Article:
The issue of PMLA in question was edited by two well-known SF academics: Marleen Barr, who is a Feminist, and Carl Freedman, who is a Marxist. Both of them are people with an Agenda. Quite what they would have produced if allowed a free rein is open to question, but in the bizarre world of PMLA "editor" is defined very loosely. In normal academic journals an editor solicits papers, the papers go to peer review, and the editor then sends them back with comments or publishes them. Not at PMLA. There the editor (and in the case of special editions like this one the guest editors as well) solicit papers and get them peer reviewed. The papers then go to "The Board", who get to accept or reject the articles without providing any justification for their decisions. In the case of the SF special edition they rejected every article that was sent to them.

Quite what bizarre machinations went on behind the scenes in order to get the issue to print are still a mystery. Freedman talked about working with PMLA’s regular editor to exploit loopholes in the rules to get articles accepted. What those loopholes were, and how each article managed to exploit them, he diplomatically would not say, which is probably just as well because there seemed to be general agreement within the audience (and especially amongst fellow panelists, John Clute and Jeri Zuli) that those articles that did get in were rather poor.

One article that did get some discussion, because the author was there to be shot at, was the introduction by Marleen Barr, which introduced the concept of "textism". As I mentioned earlier, Barr is a Feminist. She has been working on Feminist SF since the 1980s, and still bears the scars. Consequently she decided to take this opportunity to get even and express her anger at how Feminist SF, and women in general, have been treated by the literary establishment. I have a certain amount of sympathy for her. As Eileen Gunn said, students of Feminist SF have been treated badly and have a right to be mad as hell about it. But at the same time, everything has a place. You can get mad at a demonstration. But when you finally get invited to the White House to present your case you don’t drop your pants and poop on the carpet. It doesn’t help.

The real issue for the panel, however, (and I can thank Farah Mendlesohn for raising this) was whether engaging with mainstream literary critics on their terms is a useful thing to do. It took Feminists a long time to realize that being emancipated did not mean behaving like men and being treated like men. There’s nothing wrong with being different, and being assessed on your own terms rather than on someone else’s.

In the case of SF, most specialist critics agreed that it is different. Samuel Delany put it most succinctly, when he said that mimetic fiction was about the subject and SF was about the object. SF is about things, or at least about the relation of people to things.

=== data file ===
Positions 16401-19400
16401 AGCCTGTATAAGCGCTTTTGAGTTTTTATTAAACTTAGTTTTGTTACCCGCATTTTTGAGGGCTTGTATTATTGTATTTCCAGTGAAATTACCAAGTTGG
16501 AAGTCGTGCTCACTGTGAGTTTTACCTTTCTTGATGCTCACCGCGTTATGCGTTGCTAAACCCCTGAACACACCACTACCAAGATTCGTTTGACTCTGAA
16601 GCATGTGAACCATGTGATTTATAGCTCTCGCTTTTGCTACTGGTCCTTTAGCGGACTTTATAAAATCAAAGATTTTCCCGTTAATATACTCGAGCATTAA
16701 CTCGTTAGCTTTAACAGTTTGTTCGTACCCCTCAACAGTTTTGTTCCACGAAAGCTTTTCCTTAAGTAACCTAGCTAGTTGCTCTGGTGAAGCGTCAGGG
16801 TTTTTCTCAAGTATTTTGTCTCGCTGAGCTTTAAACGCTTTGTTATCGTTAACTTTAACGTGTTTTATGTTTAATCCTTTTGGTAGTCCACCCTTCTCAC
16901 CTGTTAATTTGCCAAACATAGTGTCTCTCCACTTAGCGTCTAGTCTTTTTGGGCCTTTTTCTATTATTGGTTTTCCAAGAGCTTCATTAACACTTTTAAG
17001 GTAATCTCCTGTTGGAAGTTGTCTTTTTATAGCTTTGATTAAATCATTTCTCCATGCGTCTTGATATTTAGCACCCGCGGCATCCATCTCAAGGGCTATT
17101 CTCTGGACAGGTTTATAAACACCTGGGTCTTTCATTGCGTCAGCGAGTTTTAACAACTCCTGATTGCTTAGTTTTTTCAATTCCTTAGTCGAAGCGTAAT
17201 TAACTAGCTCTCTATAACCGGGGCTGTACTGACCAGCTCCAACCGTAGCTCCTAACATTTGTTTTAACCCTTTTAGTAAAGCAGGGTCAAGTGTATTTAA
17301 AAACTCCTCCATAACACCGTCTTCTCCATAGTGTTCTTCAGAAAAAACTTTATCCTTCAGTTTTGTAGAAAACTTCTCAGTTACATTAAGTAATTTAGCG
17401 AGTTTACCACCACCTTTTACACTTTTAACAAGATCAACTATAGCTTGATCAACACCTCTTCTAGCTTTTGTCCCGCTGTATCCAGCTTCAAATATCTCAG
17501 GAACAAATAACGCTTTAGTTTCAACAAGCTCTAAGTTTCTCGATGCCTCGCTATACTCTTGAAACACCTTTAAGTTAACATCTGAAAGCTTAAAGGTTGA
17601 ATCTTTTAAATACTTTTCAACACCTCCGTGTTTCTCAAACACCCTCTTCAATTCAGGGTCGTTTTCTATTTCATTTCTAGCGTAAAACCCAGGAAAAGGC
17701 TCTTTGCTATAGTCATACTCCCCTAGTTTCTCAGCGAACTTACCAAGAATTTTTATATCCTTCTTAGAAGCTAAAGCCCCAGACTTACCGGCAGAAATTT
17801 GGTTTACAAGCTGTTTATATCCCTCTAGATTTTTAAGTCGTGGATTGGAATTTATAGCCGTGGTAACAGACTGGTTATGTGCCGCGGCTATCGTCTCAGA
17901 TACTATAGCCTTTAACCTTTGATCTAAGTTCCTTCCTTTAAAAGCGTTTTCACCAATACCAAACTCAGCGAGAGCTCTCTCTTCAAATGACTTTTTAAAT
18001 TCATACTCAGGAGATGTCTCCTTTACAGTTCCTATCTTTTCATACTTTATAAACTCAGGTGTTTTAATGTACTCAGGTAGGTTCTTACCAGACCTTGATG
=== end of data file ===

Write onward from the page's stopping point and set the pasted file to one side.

There is also an argument that goes all the way back to a dispute between Jules Verne and H.G. Wells. Verne insisted that everything in his books was based on well-known, provable science, whereas Wells, he said, just made things up: Martians and time machines and the like. We see this same argument presented today by Margaret Atwood, and by the Mundane SF crowd. All that they disagree on is where the label "science fiction" should be applied. Does it cover the entire spectrum of the genre, of which Vernian SF is merely a subdivision, or is "science fiction" only those books about talking squid in space?

Where all this leads, is the idea that what we mean by SF is often very different from what other people mean by SF (or sci-fi, as they tend to call it). Dave Langford has a long-running feature in Ansible called "As Others See Us," which chronicles disconnects of this type. Carl Freedman makes the point more succinctly in his introduction to Samuel Delany’s Stars in My Pocket Like Grains of Sand (reviewed elsewhere in this issue).

There are still many who persist in thinking of science fiction only in terms of its most simplistic instances — the pulp science fiction of the American magazines during the 1920s and 1930s, for example, or such cinematic successors to pulp as the films of George Lucas — and who therefore consider science fiction, almost by definition, incapable of intellectual rigor or psychological depth.

We can rail against this all we want, but it won’t stop it being true. For most people the archetype of science fiction is a trilogy of movies based on classic hero quest mythology. No wonder people like Margaret Atwood insist that they don’t write "science fiction".

Is there any way around this problem? Quite possibly not. Attempts to use the label "sci fi" to refer to pulp and movie nonsense, whilst reserving "science fiction" for more serious work, have been a notable failure. I suspect any other re-labeling will be similarly ineffective. But at least in trying to present what we do to the PMLA audience we might have started by trying to explain what it was we did rather than complaining about being discriminated against.


Hugo Nominees

The full list of Hugo Nominees is given in the Miscellany section, but I thought it was worth devoting an article to some analysis. Let’s work in the traditional reverse order.

John W. Campbell Award

This is one of the hardest categories for me. K.J. Bishop and Steph Swainston are both great young writers and both good friends. I love both of their novels. On balance I think Bishop is slightly more developed, but Swainston has a new novel out, which has just arrived. Having said all that, I expect David Moles to win because I think he has the best online presence.

Cheryl’s Pick: K.J. Bishop

Expected Winner: David Moles

Best Web Site

People, people, people: what did I tell you? There is no way that Emerald City deserves a nomination in this category. There are a lot of top class web sites out there that are better: SF Site, The Alien Online, SF Revu, to name but three.